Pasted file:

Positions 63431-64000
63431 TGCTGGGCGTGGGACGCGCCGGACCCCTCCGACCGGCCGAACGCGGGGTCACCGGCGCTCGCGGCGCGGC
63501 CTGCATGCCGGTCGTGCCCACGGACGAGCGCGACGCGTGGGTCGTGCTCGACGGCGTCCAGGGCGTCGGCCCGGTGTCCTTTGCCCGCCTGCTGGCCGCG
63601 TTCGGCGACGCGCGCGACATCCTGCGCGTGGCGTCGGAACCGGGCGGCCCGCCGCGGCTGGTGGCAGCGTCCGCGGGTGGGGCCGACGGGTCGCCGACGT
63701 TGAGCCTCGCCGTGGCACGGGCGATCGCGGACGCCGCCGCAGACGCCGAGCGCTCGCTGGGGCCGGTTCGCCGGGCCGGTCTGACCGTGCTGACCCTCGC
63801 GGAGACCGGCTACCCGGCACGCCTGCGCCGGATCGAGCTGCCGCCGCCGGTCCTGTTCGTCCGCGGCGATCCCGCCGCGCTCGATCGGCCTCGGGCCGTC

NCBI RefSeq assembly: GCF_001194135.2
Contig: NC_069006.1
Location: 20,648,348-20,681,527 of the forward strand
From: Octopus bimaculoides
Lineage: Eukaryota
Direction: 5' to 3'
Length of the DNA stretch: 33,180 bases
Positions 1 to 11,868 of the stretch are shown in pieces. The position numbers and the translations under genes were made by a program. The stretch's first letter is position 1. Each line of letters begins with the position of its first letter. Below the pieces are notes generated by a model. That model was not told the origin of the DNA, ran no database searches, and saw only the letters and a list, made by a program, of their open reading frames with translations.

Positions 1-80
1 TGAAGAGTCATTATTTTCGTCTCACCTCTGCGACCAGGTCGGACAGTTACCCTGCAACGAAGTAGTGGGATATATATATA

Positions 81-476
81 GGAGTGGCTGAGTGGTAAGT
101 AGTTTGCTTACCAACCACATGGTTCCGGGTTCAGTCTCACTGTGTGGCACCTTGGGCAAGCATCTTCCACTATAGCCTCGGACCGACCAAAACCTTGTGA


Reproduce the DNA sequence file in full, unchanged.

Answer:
Positions 63431-64000
63431 TGCTGGGCGTGGGACGCGCCGGACCCCTCCGACCGGCCGAACGCGGGGTCACCGGCGCTCGCGGCGCGGC
63501 CTGCATGCCGGTCGTGCCCACGGACGAGCGCGACGCGTGGGTCGTGCTCGACGGCGTCCAGGGCGTCGGCCCGGTGTCCTTTGCCCGCCTGCTGGCCGCG
63601 TTCGGCGACGCGCGCGACATCCTGCGCGTGGCGTCGGAACCGGGCGGCCCGCCGCGGCTGGTGGCAGCGTCCGCGGGTGGGGCCGACGGGTCGCCGACGT
63701 TGAGCCTCGCCGTGGCACGGGCGATCGCGGACGCCGCCGCAGACGCCGAGCGCTCGCTGGGGCCGGTTCGCCGGGCCGGTCTGACCGTGCTGACCCTCGC
63801 GGAGACCGGCTACCCGGCACGCCTGCGCCGGATCGAGCTGCCGCCGCCGGTCCTGTTCGTCCGCGGCGATCCCGCCGCGCTCGATCGGCCTCGGGCCGTC

NCBI RefSeq assembly: GCF_001194135.2
Contig: NC_069006.1
Location: 20,648,348-20,681,527 of the forward strand
From: Octopus bimaculoides
Lineage: Eukaryota
Direction: 5' to 3'
Length of the DNA stretch: 33,180 bases
Positions 1 to 11,868 of the stretch are shown in pieces. The position numbers and the translations under genes were made by a program. The stretch's first letter is position 1. Each line of letters begins with the position of its first letter. Below the pieces are notes generated by a model. That model was not told the origin of the DNA, ran no database searches, and saw only the letters and a list, made by a program, of their open reading frames with translations.

Positions 1-80
1 TGAAGAGTCATTATTTTCGTCTCACCTCTGCGACCAGGTCGGACAGTTACCCTGCAACGAAGTAGTGGGATATATATATA

Positions 81-476
81 GGAGTGGCTGAGTGGTAAGT
101 AGTTTGCTTACCAACCACATGGTTCCGGGTTCAGTCTCACTGTGTGGCACCTTGGGCAAGCATCTTCCACTATAGCCTCGGACCGACCAAAACCTTGTGA